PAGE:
March 28, 2013
STATE OF IDAHO,
JAMES H. CRUMBLE,
Appeal from the District Court of the First Judicial District, State of Idaho, Bonner County. Hon. Steven C. Verby, District Judge.
The opinion of the court was delivered by: Gratton, Judge
Stephen W. Kenyon, Clerk
2013 Unpublished Opinion No. 420
THIS IS AN UNPUBLISHED OPINION AND SHALL NOT
BE CITED AS AUTHORITY
Order denying motion to disqualify district judge, affirmed.
James H. Crumble appeals from the district court's order denying his motion to disqualify the district judge who presided over his criminal case.
FACTS AND PROCEDURE
In these consolidated appeals, the State brought two criminal cases against Crumble in July 2005. In Docket No. 33627, Crumble was charged with rape, Idaho Code § 18-6101, for acts he committed against a twelve-year-old girl. In Docket No. 33625, Crumble was charged with burglary, I.C. § 18-1401, for entering a person's garage and committing theft. Pursuant to Idaho Criminal Rule 11, Crumble pled guilty to burglary and an amended charge of assault with the intent to commit a serious felony, I.C. §§ 18-901, 18-909. Prior to accepting the pleas, the district court informed the parties that it would defer its decision to accept or reject the agreement until it had the opportunity to review the presentence investigation report ("PSI").
At the sentencing hearing, the district court rejected the plea agreement based on its review of the PSI and the psychosexual evaluation. Crumble withdrew his guilty pleas. Several months later, Crumble pled guilty to burglary and an amended charge of lewd and lascivious conduct, I.C. § 18-1508. The district court imposed a unified term of life with twenty years determinate for the lewd and lascivious conduct charge and a concurrent unified term of ten years with five years determinate for the burglary charge. The district court entered the judgment and commitment on October 13, 2006. Crumble appealed, asserting that his sentences were excessive. This Court affirmed the district court's sentences in State v. Crumble, Docket Nos. 33625/33627 (Ct. App. Oct. 28, 2008) (unpublished), and issued a remittitur on January 9, 2009.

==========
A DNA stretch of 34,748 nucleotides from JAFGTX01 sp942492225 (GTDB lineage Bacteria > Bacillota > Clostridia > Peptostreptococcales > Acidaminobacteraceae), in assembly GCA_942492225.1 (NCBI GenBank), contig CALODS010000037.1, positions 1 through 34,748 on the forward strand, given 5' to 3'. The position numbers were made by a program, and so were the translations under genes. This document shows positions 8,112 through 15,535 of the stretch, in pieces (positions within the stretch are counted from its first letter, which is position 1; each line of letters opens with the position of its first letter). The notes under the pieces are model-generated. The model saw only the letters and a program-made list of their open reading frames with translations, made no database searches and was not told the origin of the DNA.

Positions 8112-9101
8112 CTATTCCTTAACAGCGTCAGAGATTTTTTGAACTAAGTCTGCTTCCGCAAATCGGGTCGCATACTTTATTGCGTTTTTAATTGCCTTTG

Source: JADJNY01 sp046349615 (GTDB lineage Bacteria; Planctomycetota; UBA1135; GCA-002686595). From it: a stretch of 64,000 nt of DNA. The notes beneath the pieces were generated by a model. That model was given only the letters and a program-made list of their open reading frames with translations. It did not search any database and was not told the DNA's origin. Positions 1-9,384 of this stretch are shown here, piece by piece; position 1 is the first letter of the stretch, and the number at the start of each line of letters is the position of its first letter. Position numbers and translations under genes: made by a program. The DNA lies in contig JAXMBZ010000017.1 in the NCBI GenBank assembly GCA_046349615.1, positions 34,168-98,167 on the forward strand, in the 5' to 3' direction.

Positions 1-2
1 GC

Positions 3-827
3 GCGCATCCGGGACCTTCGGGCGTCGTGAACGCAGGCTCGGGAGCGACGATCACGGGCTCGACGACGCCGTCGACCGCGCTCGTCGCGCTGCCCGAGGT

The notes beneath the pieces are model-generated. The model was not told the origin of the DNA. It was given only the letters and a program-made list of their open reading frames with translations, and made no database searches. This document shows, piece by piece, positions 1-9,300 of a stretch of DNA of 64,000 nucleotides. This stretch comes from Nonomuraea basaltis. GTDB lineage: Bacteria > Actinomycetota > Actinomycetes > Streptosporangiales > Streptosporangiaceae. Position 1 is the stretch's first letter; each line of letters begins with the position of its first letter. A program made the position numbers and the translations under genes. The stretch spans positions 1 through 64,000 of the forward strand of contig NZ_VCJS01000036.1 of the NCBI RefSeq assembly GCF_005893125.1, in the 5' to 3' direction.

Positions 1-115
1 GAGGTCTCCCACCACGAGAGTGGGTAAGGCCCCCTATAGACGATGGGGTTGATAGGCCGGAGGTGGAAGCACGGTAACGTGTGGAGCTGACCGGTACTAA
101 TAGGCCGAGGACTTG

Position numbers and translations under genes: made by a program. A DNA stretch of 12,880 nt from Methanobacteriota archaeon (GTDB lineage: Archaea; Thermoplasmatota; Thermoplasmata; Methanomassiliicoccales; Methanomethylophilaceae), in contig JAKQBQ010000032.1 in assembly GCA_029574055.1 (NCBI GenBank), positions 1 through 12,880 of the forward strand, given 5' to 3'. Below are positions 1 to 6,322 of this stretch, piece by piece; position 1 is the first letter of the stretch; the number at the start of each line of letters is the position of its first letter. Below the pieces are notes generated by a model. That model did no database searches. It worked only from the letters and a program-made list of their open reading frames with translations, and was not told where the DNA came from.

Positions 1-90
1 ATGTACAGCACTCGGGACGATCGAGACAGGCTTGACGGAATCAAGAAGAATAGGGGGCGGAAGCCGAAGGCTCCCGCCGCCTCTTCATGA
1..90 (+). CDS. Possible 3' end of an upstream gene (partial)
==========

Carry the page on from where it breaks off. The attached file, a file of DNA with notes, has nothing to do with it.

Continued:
On December 31, 2009, Crumble filed motions with the district court to disqualify the district judge who presided over his sentencing, to withdraw his guilty plea, and to have counsel appointed for him. The district court denied his motion to disqualify the judge and granted his motion to have counsel appointed for him. Thereafter, appointed counsel filed another motion to disqualify the judge and an amended motion to withdraw Crumble's guilty plea. The district court denied the motion to disqualify the judge and Crumble filed a motion for permission to appeal pursuant to Idaho Appellate Rule 12(b). The district court granted permission to appeal; however, Crumble's counsel failed to file a motion with the Idaho Supreme Court requesting acceptance of the appeal by permission, pursuant to I.A.R. 12(c), and that Court dismissed the appeal. The district court reentered the order granting permission to appeal and Crumble filed a motion with the Idaho Supreme Court requesting acceptance of the appeal, pursuant to I.A.R. 12(c). The Idaho Supreme Court denied the motion for permission to appeal.
On August 8, 2011, the district court reentered Crumble's judgment and commitment pursuant to the court granting post-conviction relief. The reentered judgment and commitment provided Crumble the right to appeal the judgment and to "assert and pursue all issues arising from the trial proceedings, including sentencing proceedings, and as may be further encompassed by the existing Motions under I.C.R. 33." Crumble timely appeals from the reentered judgment and conviction.